Gardens have long been a source of inspiration for creatives – and it’s not hard to see why.
The vibrant colours offered a brilliant canvas for artists such as Claude Monet, Pierre Bonnard and Emil Nolde.
Monet’s Gardens in France, in particular, are something to behold. Like his paintings, they contain sporadic splashes of colour and remain rather untamed.
Below are the world’s best gardens you can visit this spring.
1. Monet’s Gardens, Giverny, France
If you visit one garden in your life, let it be this one. Claude Monet’s garden, at the home he lived in in Giverny, France, is, quite literally, like something out of a painting. A quick train ride from Paris, the garden is split into two parts – a flower garden called Clos Normand and a Japanese-inspired water garden.
2. Koishikawa Korakuen Gardens, Tokyo
This 17th Century garden was created in 1629 by Mito Yorifusa and completed by his son. It incorporates both Chinese and Japanese elements.
3. Kew Gardens, London, UK
Kew Gardens has long been a Saturday afternoon staple for Londoners but with the Temperate House – the largest Victorian glasshouse in the world – reopening next month, there’s been no better time to visit.
4. Volksgarten, Vienna, Austria
This garden was laid out by Ludwig Remy in 1821 and is situated on the grounds of Hofburg Palace. It’s famous for its rose garden with over 3,000 rose bushes and 200 different cultivars of roses.
5. Longwood Gardens, Pennsylvania, USA
These gardens cover an impressive 1,077 acres, woodlands and meadows. The gardens came to fruition after Pierre S. du Pont purchased them in 1906 and have been wow-ing visitors ever since.
6. Giardini Botanici Villa Taranto, Piedmont, Italy
These gardens were established between 1931 and 1940 when a new owner completely transformed the gardens of Villa Taranto to make them the floral oasis they are today.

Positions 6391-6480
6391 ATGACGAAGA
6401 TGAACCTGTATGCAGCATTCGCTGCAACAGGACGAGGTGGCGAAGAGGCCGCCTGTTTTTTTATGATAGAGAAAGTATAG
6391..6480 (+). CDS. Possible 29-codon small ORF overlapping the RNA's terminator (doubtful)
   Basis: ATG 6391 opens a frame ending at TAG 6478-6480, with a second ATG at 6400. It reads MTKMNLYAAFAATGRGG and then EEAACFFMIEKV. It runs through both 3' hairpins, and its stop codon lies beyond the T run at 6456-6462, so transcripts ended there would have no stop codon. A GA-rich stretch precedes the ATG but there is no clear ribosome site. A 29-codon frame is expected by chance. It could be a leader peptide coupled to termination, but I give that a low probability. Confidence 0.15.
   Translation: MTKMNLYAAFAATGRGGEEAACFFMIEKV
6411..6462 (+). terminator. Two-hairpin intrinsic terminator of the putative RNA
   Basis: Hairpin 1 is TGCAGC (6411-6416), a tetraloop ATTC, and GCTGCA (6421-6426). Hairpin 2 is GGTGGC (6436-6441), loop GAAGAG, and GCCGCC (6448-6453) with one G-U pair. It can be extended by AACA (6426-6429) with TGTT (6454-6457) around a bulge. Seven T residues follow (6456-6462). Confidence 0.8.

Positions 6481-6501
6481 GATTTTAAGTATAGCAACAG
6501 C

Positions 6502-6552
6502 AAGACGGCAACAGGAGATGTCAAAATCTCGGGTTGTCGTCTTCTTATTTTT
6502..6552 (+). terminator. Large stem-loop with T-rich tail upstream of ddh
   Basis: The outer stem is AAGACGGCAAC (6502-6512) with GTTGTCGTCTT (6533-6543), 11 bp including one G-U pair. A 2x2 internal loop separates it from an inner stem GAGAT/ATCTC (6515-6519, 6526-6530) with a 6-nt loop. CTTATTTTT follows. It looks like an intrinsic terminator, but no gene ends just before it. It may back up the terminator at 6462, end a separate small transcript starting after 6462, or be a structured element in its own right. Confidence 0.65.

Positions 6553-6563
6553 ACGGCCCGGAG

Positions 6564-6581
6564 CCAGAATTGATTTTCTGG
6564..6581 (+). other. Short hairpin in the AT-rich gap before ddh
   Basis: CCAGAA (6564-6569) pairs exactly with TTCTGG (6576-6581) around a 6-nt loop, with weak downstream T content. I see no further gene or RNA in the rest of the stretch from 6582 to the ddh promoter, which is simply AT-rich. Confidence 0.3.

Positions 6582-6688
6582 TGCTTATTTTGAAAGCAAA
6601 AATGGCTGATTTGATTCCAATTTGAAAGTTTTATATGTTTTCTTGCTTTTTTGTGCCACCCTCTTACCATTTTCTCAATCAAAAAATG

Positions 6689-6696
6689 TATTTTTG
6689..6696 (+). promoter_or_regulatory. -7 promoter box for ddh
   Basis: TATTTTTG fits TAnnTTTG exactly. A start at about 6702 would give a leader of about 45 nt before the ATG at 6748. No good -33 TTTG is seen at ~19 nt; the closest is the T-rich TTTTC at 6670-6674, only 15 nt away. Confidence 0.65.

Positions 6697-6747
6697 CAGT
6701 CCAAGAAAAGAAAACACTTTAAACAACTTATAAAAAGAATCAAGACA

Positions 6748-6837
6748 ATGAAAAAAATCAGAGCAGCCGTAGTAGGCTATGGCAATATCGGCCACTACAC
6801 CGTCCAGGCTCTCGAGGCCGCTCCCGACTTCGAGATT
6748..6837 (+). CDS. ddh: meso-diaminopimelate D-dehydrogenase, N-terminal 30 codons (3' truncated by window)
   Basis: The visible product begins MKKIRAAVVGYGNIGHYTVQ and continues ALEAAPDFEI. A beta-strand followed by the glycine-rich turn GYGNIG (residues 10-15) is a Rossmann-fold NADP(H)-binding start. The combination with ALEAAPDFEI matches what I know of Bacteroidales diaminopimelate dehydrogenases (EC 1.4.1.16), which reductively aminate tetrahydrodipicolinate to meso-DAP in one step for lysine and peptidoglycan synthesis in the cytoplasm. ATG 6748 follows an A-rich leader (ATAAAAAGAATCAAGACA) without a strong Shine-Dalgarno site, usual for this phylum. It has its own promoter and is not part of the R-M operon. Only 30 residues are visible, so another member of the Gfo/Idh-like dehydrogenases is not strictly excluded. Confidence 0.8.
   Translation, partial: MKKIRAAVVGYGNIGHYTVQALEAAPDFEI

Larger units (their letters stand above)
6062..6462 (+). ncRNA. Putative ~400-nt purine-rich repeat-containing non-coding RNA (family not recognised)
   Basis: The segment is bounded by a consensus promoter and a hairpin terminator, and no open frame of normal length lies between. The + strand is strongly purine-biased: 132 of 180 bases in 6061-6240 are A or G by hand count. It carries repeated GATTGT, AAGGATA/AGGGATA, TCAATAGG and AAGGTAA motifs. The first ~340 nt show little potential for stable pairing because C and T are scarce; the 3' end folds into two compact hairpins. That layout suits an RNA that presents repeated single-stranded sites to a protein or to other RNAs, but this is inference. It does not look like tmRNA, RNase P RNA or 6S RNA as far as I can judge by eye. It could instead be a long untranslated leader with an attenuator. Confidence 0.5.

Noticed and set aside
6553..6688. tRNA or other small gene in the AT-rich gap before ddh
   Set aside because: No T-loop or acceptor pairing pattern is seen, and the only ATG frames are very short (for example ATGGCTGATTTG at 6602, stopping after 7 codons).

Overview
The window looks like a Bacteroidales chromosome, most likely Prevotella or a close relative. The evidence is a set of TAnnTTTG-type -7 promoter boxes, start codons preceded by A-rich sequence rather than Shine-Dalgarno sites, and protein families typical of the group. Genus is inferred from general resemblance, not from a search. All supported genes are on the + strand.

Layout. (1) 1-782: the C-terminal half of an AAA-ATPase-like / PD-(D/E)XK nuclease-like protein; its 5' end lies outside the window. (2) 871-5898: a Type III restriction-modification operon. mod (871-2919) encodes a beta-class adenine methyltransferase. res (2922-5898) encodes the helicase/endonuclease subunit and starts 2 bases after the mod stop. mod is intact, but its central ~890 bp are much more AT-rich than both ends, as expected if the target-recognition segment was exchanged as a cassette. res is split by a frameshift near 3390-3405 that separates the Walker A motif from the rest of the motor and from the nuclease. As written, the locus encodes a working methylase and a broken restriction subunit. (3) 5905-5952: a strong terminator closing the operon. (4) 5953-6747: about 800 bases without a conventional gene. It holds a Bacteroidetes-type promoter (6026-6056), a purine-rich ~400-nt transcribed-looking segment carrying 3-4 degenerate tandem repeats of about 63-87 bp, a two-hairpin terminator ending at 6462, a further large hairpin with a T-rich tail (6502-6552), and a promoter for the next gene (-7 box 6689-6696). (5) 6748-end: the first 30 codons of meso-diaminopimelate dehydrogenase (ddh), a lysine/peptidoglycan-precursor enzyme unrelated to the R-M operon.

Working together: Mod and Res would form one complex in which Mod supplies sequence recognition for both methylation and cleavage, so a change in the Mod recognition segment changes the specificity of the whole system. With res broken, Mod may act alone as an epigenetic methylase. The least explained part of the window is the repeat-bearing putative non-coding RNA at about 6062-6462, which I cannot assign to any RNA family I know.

7. Nong Nooch Tropical Botanical Garden, Pattaya City, Thailand
These 600-acre gardens were originally purchased with the intention to make a fruit plantation but were instead turned into a wildlife conservation project. They are now divided into nine different sections including the ‘Flower Valley’, ‘French Garden’ and ‘Stonehenge Garden’.
8. Keukenhof Gardens, Lisse, Netherlands
One of the most famous gardens in the world – and certainly the best spot to catch a glimpse of the Dutch tulips – more than seven million tulips line the winding river of Keukenhof Gardens.
9. Château de Villandry, France
Located in Villandry in central France, this Chateau is known for its spectacularly manicured gardens. The chateau was purchased in 1906 by Joachim Carvallo who spent a large amount of time curating the extravagant gardens.
10. Arundel Castle Gardens, UK
In the grounds of Arundel Castle you will find these picturesque gardens and each April and May over 60,000 tulips bloom. Better yet, it’s just an hour and a half train ride from London.
11. Las Pozas, Mexico
Located more than 2,000 feet above sea level, this garden is filled with surrealist structures, created by eccentric English poet Edward James, in a subtropical rainforest. Natural waterfalls are interlaced with pools and the towering structures.
12. Butchart Gardens, Canada
Located in Canada’s British Columbia district, these gardens receive over a million visitors each year – and for good reason. A designated National Historic Site of Canada they contain over 900 varieties of plants that bloom March through October.
13. Humble Administrator’s Garden, China
These gardens are over a thousand years old and consist of a labyrinthine of connected islands. A bit like a Chinese water village.
14. San Grato Park, Switzerland
Located above Lake Lugano, you can wander through one of the five themed paths – including the aptly named ‘Fairytale Trail’.
15. Crathes Castle, Scotland
The walled gardens of this 16th Century Tower House have been perfected over the last four centuries and include an array of stunning florals.